Just as there is a sentimental soul under Lavigne's sassy, gum-smacking exterior, there's also an endearing naivete that would likely make Lavigne roll her eyes if she were ever able to meet herself. A prominently displayed collage with the words FRIENDS FOREVER sits on a shelf next to her tour-bus bed. It was made by her best friend, Monique. "Here we are in our pajamas on the Sunset Strip," she says with a giggle as she points to one picture. "And here we're bowling, then roasting marshmallows at this cool restaurant..." In ways, she's still a lot like the fans who come to see her. At her mall appearance, girls in their midteens hold up Avril collages cut from magazine photos as they sing every word to the old hits, mouth a few to her new single "Don't Tell Me" (out this week) and sway to the songs they're hearing for the first time. Some of the younger kids giggle when they hear a curse word in the bitter breakup number "Everything I Wanted," while the older ones cheer to lines from her single: "Don't think that your charm and the fact that your arm/Is now around my neck will get you in my pants/ I'll have to kick your a--/Get out of my head/Get off of my bed/ Yeah, that's what I said."

After the show, she worries about how her new album will be received by her tween-age fans. "I don't know if some of this stuff is gonna be too mature for them," she says. "When I play those new songs in front of the kids, they have no idea what the hell I'm talking about. Now I'm like, Oh f---. I hope I don't scare people away."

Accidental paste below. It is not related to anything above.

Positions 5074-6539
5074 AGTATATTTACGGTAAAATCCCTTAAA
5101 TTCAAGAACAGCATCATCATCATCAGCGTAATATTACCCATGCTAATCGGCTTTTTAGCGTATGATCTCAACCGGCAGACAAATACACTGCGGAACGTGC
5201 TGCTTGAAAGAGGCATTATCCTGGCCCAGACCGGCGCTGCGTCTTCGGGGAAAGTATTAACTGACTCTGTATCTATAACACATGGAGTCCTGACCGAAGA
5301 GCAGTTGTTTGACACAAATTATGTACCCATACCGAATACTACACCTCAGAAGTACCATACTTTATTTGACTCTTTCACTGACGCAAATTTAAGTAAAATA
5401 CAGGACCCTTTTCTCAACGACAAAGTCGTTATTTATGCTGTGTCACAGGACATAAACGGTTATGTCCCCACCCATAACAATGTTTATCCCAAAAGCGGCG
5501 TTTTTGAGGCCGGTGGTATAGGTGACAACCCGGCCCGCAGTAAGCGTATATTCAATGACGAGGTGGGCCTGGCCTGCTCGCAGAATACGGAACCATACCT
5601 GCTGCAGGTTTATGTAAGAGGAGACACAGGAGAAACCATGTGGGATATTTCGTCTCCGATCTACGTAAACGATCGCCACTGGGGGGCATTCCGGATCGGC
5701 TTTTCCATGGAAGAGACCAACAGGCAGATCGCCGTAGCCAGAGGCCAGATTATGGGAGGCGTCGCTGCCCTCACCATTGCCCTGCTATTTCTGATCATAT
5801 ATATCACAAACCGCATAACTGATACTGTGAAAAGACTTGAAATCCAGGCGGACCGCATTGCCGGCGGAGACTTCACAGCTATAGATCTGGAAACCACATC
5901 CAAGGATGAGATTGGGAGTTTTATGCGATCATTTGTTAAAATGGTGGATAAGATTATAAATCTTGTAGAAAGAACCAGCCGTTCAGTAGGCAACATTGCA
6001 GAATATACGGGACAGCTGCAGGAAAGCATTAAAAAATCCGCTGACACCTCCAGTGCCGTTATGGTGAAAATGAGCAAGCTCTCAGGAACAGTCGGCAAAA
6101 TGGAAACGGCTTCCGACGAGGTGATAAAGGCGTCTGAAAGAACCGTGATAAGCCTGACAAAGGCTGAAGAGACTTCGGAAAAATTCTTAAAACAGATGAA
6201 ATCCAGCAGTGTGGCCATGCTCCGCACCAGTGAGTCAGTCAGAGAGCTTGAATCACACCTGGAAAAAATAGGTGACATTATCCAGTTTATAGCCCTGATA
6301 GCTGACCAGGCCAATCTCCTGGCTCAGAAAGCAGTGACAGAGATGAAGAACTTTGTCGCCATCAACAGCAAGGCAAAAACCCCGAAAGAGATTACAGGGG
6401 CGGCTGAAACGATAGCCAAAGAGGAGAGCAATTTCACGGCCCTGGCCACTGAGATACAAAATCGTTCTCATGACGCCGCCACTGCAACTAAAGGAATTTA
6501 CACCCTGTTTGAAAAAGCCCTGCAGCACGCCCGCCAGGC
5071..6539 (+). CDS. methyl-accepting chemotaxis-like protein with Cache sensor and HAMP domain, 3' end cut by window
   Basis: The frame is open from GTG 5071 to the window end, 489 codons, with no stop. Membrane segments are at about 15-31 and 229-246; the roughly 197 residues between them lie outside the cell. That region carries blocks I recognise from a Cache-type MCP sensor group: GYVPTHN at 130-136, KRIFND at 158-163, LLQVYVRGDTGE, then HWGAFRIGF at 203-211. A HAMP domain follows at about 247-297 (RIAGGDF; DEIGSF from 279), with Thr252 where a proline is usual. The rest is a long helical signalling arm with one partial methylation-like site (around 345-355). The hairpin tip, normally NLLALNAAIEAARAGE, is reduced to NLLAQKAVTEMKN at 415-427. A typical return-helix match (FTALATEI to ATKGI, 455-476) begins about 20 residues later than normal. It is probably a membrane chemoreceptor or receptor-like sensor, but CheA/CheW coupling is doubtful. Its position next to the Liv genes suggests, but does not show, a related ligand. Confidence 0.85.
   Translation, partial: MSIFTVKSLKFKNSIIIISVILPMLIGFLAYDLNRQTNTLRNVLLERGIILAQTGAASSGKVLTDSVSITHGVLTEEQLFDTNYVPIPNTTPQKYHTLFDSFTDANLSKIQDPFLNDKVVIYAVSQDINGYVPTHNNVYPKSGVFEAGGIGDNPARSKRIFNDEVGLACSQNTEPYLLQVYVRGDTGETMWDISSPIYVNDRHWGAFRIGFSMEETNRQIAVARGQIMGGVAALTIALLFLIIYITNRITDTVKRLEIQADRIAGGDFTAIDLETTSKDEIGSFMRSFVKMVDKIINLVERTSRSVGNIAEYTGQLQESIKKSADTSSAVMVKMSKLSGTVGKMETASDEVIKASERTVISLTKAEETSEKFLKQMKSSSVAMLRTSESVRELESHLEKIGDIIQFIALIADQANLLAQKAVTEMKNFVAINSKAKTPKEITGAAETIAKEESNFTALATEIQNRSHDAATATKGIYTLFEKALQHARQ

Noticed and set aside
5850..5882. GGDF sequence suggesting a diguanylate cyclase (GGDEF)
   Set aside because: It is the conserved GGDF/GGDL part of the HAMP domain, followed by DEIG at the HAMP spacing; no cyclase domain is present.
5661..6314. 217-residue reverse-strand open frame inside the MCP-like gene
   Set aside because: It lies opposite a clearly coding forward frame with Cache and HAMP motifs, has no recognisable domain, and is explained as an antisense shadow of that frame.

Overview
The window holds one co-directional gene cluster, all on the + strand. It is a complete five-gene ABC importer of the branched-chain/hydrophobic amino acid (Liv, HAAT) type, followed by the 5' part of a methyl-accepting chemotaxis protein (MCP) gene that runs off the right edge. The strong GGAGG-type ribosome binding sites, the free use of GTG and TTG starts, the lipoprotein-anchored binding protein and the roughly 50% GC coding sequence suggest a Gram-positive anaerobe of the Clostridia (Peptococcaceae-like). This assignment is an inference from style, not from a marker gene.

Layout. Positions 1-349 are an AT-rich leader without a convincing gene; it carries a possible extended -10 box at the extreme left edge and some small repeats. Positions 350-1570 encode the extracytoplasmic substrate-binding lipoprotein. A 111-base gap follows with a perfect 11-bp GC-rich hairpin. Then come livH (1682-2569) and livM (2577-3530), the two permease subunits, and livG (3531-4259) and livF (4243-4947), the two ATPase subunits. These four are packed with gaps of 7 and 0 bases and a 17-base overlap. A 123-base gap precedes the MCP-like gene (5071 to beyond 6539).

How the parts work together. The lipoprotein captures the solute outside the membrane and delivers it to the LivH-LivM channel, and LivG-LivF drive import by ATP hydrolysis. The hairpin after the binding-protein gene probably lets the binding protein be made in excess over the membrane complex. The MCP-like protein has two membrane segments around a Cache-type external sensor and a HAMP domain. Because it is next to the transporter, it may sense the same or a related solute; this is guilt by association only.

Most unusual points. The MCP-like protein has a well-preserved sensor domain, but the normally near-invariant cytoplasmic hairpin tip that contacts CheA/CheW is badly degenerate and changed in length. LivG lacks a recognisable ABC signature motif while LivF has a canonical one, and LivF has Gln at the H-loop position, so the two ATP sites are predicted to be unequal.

Lavigne is older than most of the girls who swarm into the mall to see her. If she were their neighbor, the singer would likely be hanging out with their older siblings and watching cool videos on Fuse rather than herself on MTV. Her new album is an attempt to balance out her old-kid sensibilities with her newer adult tastes, and it's likely to grab listeners who are in the same tumultuous stage of life. And if they don't like it? "I beat up a boy one time," she says, munching on a carrot. It seems she was in a record store when the kid yelled out a pretty disgusting obscenity about her. "I was like, 'I'll just ignore him,' and I left. He followed me. I kick him in the nuts, throw him on the sidewalk. I guess he thought I wouldn't react 'cause I'm just that girl on TV. Funny thing is that while I had ahold of the guy's shirt, someone's like, 'Oh my God! It's Avril Lavigne!' and they shake my hand while I'm in the middle of beating someone up."

So she's famous and she can fight. The only thing left for Lavigne to prove is that she can stand on her own. The singer, who got her start singing church hymns and country tunes at county fairs, only just moved out of her parents' Napanee house and into her own Toronto apartment. She says she also dodged all record-company supervision when it came to writing her second album. She flew to L.A. to work with singer-songwriter Chantal Kreviazuk and ended up hanging with new buddies like guitarist Ben Moody of Evanescence fame (he co-wrote a song on her album). She also took the opportunity to sneak into Sunset Strip bars and frequent trendy tattoo parlors: "See, it's a star," she says, proudly displaying the new art on her inner wrist. Lavigne did not let her record company, Arista, hear any music until she had written and recorded it her way. "There was no way I was gonna write songs and send them to people to rewrite them like I did last time," she says. "I need to feel I'm doing this on my own."

There are plenty of people around to tell Lavigne what to do, but that doesn't mean she'll listen. Her tour manager advises her not to spend too much time signing autographs for kids outside the mall, but she spends at least 20 minutes scribbling her name on CDs, tennis shoes and backpacks. She even takes a photo with three love-struck skater boys. These are the fans whom Avril will lose when she grows up. But for now, she's one of them--and happy to hang outside the mall.

NOBODY'S FOOL | News